Promise of Nanotechnology Designing and Term Paper
- Length: 5 pages
- Sources: 7
- Subject: Physics
- Type: Term Paper
- Paper: #36972752
Excerpt from Term Paper :
Also, in the treatment of cardiovascular diseases, prevention of restenosis (post stent placement) and lung diseases, nanotechnology offers great scope for early diagnosis and effective drug delivery. In the case of blood diseases, systemic cytotoxicity could be reduced by targetting drugs to lymphocytes. Nanotechnology offers such targeted drug delivery system. [Buxton, 2006]
Nanotechnology will usher a quantum leap in computing. In fact, with nanotechnology quantum computing will be a reality very soon. Computers based on nanowires or nanotubes would have super-computing power but still be handheld. Carbon nanotubes are highly conductive and are better than copper. They also have semi-conducting properties. Thus far, the realization of building nanoscale electronic circuits using carbon nanotubes had been a problem. However, researchers at Caltech have already designed and built 'nanowire-based circuits'. Dr. Hongjie Dai, professor at Stanford University says "the move to CMOS with nanowires is important if nanowires are to be used for future electronics applications." [Kevin Bullis]
Environmental considerations are at the center of our growing world and nano technology offers the promise of not only environment friendly production but also the possibility of environmental decontamination using engineered nanospheres. Recent research by Lehigh University has attested that nanoscale iron could clean up groundwater and contaminated soil by as much as 96%. Nanospehres or molecular cages can be designed to trap environmentally toxic substances with promises of environmental decontamination. [Eva Gutierrez]
Carbon nanotubes are the focus of aerospace industry because of their special electrical and mechanical properties. They are 100 times stronger than steel at one sixth the weight. Several studies have shown that carbon nanotubes are ideal building material because of their high tensile strength and low weight. Further, the high conductive nature of carbon nanotubes makes them highly suitable for aviation electronics. [Belluccia et.al] as Dr. Bourne, from the NRC Steacie Institute for Molecular Sciences (NRC-SIMS) in Ottawa says, "If we can show that these carbon nanotube composites can perform as expected in these applications, then this will go a long way to validating their use in the really big market - aerospace." [NRC]
Nanotechnology represents a huge wave in the world of science and technology with its applications extending into multiple domains. Designing and developing products at the molecular level offers a wide range of choices that could be beneficially harnessed for a variety of applications. Nanotechnology offers an entirely new dimension of medical diagnostics and drug delivery promising a new ray of hope for patients with chronic conditions that have poor prognosis with conventional therapy. The field of electronics is also bound to witness a huge leap with the nanoscale circuits resulting in the possibility of handheld supercomputers in the near future. In future, we might be able to mass-produce carbon nanotubes which would create a great revolution in the electronics and aerospace industries. There is still plenty of research to be done before embracing nanotechnology, as it is not without potential downsides as we have witnessed in the case of the GM crops. However, despite these challenges, it is hoped that the frontier of nanotechnology would develop fast and become the way of the future.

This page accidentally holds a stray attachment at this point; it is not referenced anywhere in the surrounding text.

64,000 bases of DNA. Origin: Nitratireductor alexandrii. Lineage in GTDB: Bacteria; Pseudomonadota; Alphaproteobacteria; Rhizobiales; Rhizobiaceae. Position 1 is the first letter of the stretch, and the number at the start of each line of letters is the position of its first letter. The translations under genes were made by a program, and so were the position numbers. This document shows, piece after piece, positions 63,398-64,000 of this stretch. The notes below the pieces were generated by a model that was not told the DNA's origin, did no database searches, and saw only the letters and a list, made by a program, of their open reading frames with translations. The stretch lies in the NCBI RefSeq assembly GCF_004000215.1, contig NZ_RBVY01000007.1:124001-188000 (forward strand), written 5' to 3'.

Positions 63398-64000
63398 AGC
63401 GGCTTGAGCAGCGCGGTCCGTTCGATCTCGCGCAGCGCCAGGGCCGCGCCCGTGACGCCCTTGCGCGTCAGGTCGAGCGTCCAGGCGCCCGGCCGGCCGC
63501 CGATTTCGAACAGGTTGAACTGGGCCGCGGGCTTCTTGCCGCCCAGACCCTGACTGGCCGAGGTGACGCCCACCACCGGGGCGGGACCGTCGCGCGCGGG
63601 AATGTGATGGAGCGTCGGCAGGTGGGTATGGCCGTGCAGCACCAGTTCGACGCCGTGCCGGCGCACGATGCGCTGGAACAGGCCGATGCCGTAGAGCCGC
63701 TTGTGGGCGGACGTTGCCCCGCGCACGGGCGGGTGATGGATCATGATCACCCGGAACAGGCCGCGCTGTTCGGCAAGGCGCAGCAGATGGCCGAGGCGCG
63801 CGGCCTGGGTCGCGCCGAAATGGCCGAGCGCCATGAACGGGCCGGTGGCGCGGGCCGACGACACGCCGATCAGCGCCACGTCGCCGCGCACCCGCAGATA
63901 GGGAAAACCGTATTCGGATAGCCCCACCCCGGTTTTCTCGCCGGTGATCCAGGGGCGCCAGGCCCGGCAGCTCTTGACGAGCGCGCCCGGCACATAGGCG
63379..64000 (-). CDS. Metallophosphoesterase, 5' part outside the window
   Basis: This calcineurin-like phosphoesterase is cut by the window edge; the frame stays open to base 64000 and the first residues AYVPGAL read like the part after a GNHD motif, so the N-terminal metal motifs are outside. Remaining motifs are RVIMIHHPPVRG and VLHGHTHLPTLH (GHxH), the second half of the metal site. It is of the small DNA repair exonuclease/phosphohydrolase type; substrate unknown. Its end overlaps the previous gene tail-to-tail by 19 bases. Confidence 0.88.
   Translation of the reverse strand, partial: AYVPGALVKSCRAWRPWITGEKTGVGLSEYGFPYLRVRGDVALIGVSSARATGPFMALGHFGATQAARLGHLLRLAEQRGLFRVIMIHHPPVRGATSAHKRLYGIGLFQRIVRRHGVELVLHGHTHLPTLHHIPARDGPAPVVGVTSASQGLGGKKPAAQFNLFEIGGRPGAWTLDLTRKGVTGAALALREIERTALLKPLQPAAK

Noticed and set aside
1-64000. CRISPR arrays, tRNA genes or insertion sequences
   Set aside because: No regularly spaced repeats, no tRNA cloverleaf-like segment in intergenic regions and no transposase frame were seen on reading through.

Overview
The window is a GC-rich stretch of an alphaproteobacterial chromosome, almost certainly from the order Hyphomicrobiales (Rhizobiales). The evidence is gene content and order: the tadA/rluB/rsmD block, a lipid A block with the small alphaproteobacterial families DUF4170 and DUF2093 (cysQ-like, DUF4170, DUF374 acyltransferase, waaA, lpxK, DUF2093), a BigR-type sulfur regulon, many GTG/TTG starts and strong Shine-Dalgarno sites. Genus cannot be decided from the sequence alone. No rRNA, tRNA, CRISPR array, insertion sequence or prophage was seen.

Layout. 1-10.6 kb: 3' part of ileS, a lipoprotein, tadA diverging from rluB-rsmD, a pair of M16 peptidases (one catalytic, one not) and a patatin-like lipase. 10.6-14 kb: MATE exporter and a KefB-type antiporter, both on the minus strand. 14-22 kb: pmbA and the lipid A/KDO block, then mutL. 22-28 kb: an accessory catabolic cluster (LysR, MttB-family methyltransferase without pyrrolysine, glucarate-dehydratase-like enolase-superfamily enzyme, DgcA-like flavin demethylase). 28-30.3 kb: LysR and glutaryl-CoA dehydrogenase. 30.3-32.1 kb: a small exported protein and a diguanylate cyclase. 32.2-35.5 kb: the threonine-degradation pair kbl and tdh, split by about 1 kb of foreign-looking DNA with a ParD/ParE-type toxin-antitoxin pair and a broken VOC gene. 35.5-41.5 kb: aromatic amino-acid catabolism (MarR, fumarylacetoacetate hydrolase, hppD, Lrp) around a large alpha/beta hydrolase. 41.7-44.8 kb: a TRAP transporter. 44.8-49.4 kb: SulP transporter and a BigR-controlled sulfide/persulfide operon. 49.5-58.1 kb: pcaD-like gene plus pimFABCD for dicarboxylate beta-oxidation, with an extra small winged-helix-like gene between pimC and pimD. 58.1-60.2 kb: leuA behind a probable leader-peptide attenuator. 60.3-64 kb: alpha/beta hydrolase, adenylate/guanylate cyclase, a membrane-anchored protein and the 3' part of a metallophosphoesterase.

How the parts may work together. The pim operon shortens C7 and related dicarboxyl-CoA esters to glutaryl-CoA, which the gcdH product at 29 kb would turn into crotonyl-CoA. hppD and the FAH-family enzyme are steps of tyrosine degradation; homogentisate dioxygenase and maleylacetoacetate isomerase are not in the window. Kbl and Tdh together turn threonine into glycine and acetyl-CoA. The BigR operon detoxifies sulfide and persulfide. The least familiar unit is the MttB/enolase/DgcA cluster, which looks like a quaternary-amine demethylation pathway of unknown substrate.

Edwards, Steven a (Jan 2006), 'The Nanotech Pioneers: Where are they taking us? ' Wiley VCH.
Diane Greer, (2007), 'The Promise of Nanotechnology', in Business, July-August, Vol. 29, No. 4, p. 18, JG Press. Available Online at, http://www.jgpress.com/inbusiness/archives/_free/001436.html
Buxton, Dennis, (Mar 2006), 'The promise of nanotechnology for heart, lung and blood diseases', Expert opinion on drug delivery, Vol 3, No 2, PP 173 -175, Informa Healthcare.
Avraham Rasooly and James Jacobson, (Apr, 2006), 'Development of biosensors for Cancer clinical testing', Biosensors and Bioelectronics, Vol 21, issue 10, Pg. 1851-1858
Constantino L. et.al (2005), "Peptide-derivatized biodegradable nanoparticles able to Cross the blood-brain barrier," Journal of Controlled Release, 108(1):84-96.
Vince Dollard, "Gold Nanoparticle probes may allow earlier cancer detection," Accessed 26th Dec 2007, available at http://www.nanotech-now.com/news.cgi-story_id=27121
Kevin Bullis, 'Nanowire Computing made practical," Accessed Dec 26th 2007, Available online at, http://www.technologyreview.com/Nanotech/17534/page2/
Eva Gutierrez, "Privacy Implications of Nanotechnology," Accessed Dec 27th 2007, available at http://epic.org/privacy/nano/
Belluccia et.al, 2004, "Composite Materials based on Carbon Nanotubes for Aerospace Applications," ICEM2004.
NRC, "Building the perfect hockey stick or Aircraft: Carbon Nanotubes," Accessed Dec 27th 2007, available at http://www.nrc-cnrc.gc.ca/highlights/2005/0507carbon_nanotubes_e.html